AJC: Right, but when you were discarded by the record company like a piece of trash, like you hadn't, the sales figures had not lived up to their expectations and they literally took down the posters around the lobby. How was that? I mean, that can't have been, oh, this is just a growing moment. That must have been shattering.
Renea: I definitely went through a phase of darkness. I was very sad. I would drink a bottle of alcohol a day. Didn't really matter what it was. Got into drugs. But I was just trying not to deal with life. And I realized, this isn't me. This isn't what I wanna do. I don't wanna be like these people. I don't wanna be doing this every day for the rest of my life, however long that may be. I have to do better than this, and—
AJC: I almost understand why you would turn to booze after that. Did you not at some point, I know you're quite spiritual, did you not at some point turn to God and go, God, why not me? Why, what's wrong with me?
Renea: Oh my gosh, all the time. I would sit in my closet and cry and scream into the pillow. Why is this happening to me? And I would be really, really, really sad. I would yell at God, and I would be like, well, you need to tell me what you're doing, you know? But I realized that he was tempering me. He was allowing these things to happen to me so that I could be ready for what was coming.
(“Gentle Hands,” 2018)
Dear God, I want a man
I want him strong, ain't scared to dance
Knows how to work, he's down to Earth
When he gets home, he puts me first
I don't mean to interfere if it ain't in your plan
But I want a big strong man with gentle hands
And if we have a baby
Oh, she'll be a daddy's girl
It's up to him if he does the kind of love she deserves
In this ugly, cruel, cruel cold world
Eight and a half years after her ill fated debut album, Priscilla Renea has returned to performing solo and her 2018 record Coloured fully erases her farm raised country roots.
AJC: Did any of the cultural baggage weigh on you when you decided that you were gonna make, write and sing country music?
Renea: I think a lot of people will shy away from trying to break into the country music scene who look like me because if I go to a country music concert, I'm gonna get mean mugged. They're gonna look at me like, what are, are you lost? You know what I'm saying? I've been in that situation where I put my stuff on the counter and they say this is $40, are you sure you want that, as if I can't afford it, or as if I can't read. So I've been conditioned to recognize what those people look like and I realize it's fear, you know? But I also realize that it's the system because the system in America was built to keep one class of people lower so that other people at the top could benefit, and I realize, you know, it's always been about money. Color is just a really easy way to divide people. It's quick. You could just look at me and say oh no, she belongs over here, and I think because I know that it's empowering. When I open my mouth and I sing you're going to be affected whether you wanna admit it or not. You're gonna be affected and that's a super power. So, I'm not concerned about whether people like me or not.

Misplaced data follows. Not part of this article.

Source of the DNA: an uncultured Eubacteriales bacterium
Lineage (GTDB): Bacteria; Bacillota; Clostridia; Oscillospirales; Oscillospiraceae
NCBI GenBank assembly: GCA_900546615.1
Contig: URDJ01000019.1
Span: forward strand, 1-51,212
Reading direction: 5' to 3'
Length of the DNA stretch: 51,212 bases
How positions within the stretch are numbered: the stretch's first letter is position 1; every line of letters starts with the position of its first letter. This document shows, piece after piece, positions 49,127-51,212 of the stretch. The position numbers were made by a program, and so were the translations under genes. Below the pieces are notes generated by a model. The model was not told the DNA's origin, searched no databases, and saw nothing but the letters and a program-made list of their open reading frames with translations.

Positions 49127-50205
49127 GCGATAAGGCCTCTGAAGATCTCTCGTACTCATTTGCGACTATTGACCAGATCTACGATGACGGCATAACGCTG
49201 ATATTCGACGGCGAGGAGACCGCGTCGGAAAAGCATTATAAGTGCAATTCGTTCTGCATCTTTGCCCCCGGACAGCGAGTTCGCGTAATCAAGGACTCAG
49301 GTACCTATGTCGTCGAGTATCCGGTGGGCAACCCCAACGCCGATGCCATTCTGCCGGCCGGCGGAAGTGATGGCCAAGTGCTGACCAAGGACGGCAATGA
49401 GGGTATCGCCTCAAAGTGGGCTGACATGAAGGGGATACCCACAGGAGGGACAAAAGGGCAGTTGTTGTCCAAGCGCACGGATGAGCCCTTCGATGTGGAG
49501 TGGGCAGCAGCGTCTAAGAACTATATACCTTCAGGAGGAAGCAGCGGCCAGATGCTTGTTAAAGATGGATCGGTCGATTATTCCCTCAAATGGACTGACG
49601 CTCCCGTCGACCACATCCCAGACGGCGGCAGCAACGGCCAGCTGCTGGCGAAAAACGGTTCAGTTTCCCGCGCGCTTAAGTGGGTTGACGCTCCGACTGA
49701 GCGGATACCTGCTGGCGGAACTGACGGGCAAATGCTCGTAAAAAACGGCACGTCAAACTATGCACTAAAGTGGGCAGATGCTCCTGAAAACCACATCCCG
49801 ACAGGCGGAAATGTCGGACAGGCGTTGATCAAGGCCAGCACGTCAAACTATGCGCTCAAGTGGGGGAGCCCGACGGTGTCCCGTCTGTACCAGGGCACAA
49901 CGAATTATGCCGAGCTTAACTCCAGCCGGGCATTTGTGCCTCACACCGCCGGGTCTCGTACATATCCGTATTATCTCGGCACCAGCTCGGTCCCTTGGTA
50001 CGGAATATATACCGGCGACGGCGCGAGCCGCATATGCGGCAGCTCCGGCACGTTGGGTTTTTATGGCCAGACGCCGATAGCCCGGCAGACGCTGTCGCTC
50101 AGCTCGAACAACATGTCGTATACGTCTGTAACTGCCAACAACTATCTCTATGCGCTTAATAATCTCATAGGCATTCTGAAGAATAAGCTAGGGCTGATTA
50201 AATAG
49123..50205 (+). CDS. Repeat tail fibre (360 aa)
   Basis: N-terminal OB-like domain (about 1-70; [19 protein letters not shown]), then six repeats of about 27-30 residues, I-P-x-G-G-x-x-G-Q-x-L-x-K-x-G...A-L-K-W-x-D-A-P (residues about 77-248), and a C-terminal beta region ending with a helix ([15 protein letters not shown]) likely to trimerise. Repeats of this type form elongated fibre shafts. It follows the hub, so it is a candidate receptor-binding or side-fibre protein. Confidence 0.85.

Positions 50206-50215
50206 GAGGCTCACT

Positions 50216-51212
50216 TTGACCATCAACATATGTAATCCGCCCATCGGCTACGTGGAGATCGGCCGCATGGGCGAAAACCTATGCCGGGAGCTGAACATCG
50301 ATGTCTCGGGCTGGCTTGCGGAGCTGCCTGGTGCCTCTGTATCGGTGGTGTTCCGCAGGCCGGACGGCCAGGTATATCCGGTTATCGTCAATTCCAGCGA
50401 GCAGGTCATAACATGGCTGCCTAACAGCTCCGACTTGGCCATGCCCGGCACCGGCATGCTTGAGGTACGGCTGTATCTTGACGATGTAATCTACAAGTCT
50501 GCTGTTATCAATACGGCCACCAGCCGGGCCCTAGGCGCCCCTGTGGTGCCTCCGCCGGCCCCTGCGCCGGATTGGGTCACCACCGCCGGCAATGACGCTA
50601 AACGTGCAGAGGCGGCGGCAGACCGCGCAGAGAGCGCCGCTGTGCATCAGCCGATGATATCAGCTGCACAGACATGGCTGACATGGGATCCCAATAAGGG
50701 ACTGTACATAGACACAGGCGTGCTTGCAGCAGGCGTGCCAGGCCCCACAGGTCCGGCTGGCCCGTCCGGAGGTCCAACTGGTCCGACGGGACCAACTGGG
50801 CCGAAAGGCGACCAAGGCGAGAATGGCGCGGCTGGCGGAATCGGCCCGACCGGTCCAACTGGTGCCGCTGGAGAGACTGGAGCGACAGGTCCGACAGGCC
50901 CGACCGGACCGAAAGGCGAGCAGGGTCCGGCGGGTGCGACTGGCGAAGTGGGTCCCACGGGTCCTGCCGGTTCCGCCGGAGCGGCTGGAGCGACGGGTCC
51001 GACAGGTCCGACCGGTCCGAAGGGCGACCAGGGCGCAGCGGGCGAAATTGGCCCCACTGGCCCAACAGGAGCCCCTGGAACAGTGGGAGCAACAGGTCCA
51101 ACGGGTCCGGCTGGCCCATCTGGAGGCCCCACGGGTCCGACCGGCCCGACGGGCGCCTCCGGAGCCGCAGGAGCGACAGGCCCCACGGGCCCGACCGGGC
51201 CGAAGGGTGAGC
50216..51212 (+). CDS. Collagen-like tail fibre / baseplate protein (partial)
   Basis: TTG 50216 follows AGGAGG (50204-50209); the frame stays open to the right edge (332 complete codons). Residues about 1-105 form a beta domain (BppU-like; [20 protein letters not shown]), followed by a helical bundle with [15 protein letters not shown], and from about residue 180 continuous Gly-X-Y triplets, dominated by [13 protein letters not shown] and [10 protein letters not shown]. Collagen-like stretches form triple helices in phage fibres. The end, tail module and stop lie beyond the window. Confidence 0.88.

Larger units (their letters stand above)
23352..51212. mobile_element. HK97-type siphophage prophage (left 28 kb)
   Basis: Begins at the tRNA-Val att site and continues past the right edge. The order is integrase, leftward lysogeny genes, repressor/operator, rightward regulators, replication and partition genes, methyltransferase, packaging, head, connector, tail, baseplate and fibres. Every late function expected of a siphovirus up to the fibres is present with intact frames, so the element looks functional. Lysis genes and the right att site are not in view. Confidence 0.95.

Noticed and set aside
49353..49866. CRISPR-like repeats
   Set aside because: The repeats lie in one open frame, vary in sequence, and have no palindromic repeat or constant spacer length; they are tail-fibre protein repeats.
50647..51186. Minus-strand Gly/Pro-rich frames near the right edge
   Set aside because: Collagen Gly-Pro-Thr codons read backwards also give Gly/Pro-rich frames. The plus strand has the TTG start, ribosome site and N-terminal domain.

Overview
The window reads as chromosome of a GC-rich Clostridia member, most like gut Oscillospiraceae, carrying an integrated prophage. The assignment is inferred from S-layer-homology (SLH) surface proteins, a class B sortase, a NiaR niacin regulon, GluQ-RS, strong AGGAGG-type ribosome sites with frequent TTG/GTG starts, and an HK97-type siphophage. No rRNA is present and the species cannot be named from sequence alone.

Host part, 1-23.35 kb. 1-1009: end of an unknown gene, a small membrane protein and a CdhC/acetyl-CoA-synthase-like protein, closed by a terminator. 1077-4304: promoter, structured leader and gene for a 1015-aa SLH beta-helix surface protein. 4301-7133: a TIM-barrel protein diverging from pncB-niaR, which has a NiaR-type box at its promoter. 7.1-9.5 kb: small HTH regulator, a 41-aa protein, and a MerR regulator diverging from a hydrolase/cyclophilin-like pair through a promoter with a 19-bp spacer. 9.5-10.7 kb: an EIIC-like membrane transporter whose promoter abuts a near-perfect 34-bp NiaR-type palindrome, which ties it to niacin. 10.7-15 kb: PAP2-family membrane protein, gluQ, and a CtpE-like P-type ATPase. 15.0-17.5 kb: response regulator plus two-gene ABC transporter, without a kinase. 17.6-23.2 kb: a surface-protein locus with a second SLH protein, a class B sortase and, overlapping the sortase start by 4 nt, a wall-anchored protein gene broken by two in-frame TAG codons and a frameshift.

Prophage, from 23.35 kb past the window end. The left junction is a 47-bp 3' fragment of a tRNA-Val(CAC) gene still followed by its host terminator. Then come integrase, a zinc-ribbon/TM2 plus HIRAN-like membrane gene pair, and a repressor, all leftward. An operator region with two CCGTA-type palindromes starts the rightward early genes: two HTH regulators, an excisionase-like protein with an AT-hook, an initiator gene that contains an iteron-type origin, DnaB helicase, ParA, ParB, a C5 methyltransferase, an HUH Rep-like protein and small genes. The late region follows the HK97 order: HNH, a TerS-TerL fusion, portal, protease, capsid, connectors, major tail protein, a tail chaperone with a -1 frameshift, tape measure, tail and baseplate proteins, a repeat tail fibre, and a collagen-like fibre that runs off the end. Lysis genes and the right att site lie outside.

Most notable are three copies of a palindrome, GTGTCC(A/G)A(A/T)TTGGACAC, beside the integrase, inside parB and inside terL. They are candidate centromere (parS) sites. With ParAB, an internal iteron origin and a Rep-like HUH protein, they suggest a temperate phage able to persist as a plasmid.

(“Family Tree",” 2018)
And they were hangin' out on a limb
All those hopes and dreams just blowing in the wind
All my aunties and my uncles too
Said "she'll be back and pregnant on her own in a month or two"
My mama kicked me out of the house
On the day I turned 17
My daddy called me up and told me
Boxes of my stuff was sittin' on the street
Felt like I had the world on my shoulders
But really, it was at my feet
Till I became the roots and the fruits
And the branches on my family tree
Pain carved its name
And my heart froze like winter
And the splinter kindled embers
Lay forgotten till they blossomed
My family tree, I have watered
Till it's outgrown my garden
All these years bleeding tears
I'm at peace underneath
My family tree